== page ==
Are the symptoms constant for the entire duration of menopause?!

It depends. Some symptoms come and go and others are more constant. What you can expect, however, is for symptoms to peak about 1-2 years before the onset of menopause. This happens because of an accelerated drop in estrogen. 

How long will these symptoms last?

Typically five years — but remember, the perimenopausal experience isn’t one-size-fits-all for everyone. Some people may only experience a change in their period when nearing menopause, while others will experience it for upwards of 10 years.

Are these symptoms *always* due to perimenopause?

Not always, no. There are several common conditions, including thyroid abnormalities and even medication side effects that can cause similar symptoms, so be sure to check in regularly with your healthcare provider. 

Is there a test for perimenopause?

Not really. Doctors may order tests to check your hormone levels and thyroid function, but these tests are imperfect at best since hormones fluctuate during perimenopause.

The low-down on hormones during perimenopause…what’s really happening?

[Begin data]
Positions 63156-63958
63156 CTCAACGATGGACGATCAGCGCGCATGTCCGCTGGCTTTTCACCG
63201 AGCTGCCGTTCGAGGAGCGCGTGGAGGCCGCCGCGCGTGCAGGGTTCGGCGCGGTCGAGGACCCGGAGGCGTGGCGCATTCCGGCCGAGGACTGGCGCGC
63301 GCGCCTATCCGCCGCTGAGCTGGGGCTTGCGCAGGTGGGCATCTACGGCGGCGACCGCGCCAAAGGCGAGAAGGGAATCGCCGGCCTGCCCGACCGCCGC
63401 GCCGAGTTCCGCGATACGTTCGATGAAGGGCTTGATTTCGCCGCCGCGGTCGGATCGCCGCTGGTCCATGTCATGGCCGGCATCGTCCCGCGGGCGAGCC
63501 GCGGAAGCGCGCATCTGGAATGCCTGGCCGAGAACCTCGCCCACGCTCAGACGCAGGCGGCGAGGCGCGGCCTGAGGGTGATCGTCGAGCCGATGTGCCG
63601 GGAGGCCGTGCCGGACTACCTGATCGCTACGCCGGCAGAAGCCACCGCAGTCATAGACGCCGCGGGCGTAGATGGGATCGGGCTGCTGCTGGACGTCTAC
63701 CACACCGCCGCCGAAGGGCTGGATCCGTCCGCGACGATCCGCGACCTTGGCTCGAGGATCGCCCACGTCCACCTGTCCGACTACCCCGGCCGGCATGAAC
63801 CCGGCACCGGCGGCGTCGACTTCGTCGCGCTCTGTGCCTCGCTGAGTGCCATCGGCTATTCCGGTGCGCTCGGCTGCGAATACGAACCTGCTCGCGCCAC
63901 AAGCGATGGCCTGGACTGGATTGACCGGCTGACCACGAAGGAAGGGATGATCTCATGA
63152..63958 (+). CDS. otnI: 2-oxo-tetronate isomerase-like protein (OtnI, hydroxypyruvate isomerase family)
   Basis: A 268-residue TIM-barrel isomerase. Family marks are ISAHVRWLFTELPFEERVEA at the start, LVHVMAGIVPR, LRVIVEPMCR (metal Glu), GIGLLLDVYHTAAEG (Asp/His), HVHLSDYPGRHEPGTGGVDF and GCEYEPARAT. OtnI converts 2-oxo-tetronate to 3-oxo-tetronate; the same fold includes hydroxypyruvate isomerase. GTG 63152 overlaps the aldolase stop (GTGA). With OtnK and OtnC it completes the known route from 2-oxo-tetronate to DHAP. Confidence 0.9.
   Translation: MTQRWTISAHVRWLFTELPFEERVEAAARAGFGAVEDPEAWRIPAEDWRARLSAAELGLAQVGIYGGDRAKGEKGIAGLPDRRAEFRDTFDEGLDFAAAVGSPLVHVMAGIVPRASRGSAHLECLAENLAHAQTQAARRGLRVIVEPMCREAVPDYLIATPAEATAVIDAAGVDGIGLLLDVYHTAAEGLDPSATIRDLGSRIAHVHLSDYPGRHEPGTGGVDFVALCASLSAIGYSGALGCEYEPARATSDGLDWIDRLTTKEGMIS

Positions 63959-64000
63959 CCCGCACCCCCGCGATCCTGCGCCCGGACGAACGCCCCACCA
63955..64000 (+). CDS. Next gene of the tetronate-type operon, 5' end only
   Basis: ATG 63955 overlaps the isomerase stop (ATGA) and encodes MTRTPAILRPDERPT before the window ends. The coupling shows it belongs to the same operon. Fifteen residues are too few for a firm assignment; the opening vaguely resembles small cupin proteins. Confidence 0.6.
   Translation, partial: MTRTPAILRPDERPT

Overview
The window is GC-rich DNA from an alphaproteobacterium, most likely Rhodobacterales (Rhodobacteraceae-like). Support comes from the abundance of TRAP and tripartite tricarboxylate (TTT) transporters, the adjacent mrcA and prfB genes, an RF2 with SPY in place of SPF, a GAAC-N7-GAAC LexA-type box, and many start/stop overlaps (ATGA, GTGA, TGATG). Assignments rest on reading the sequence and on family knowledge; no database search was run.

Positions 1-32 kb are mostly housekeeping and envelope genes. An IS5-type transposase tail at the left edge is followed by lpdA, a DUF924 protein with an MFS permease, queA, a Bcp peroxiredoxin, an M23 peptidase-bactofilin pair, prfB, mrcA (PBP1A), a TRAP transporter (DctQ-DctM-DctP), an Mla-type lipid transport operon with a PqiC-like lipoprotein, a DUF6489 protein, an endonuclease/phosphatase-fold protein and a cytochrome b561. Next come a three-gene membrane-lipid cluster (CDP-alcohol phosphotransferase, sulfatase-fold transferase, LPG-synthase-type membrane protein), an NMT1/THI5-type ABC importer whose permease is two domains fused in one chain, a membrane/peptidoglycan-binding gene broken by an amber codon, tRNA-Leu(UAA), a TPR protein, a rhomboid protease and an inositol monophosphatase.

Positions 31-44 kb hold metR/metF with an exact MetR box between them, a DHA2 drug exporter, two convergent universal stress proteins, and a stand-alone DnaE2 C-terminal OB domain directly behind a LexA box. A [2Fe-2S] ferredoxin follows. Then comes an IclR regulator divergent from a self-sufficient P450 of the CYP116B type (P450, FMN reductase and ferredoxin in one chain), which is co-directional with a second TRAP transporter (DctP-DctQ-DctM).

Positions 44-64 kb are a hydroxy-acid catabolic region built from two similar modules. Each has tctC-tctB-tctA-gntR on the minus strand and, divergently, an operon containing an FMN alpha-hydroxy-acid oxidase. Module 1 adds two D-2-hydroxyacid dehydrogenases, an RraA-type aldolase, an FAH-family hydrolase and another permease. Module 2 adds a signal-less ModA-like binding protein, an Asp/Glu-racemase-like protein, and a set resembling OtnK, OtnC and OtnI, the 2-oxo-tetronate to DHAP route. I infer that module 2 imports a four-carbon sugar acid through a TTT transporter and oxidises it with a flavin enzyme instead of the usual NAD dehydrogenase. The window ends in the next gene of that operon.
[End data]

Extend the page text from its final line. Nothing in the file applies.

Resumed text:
Hormonal fluctuations are to blame for the symptoms listed above. But let’s break it down further. 

In your 20s and 30s (i.e. during premenopausal cycles), hormones enjoy a predictable ebb and flow. During postmenopause, hormones are low but steady. But the in-between perimenopausal period is marked by one long hormonal fluctuation, with levels of the two key female hormones (estrogen and progesterone) varying quite a bit. 

Progesterone starts to decline first, followed by estrogen, which fluctuates quite a bit as it does so. Testosterone also slowly declines. Those aren’t the only hormones that play a role.

Pre-menopause, FSH (follicle-stimulating hormone), and LH (luteinizing hormone) work together to produce a period. FSH causes eggs to mature in the ovaries and LH triggers the egg’s release. During perimenopause, FSH levels also fluctuate significantly.

Wondering what hormones you should keep an eye on and/or test to determine (around) when you’ll hit menopause?


Menopause occurs when ovaries don’t produce enough estrogen for ovulation (which means no periods).


Although FSH was once considered the “test” for menopause, it’s not the most useful in perimenopause. Levels vary far too much to rely on it as a predictor of the last period.


AMH (the anti-mullerian hormone) can help gauge the level of remaining egg cells (aka “ovarian reserve”). AMH decreases with age until it becomes essentially undetectable around menopause. 

There are AMH tests in development, which can be used to assess whether a person’s last period will occur in the next 18 months or so (via a blood test). While it’s possible to do an AMH test now, we don’t know that it can accurately ballpark your menopause “ETA”. So for the time being, AMH testing is not a typical part of the menopausal hormonal assessment.

Interested in learning more about treatments? Tap here.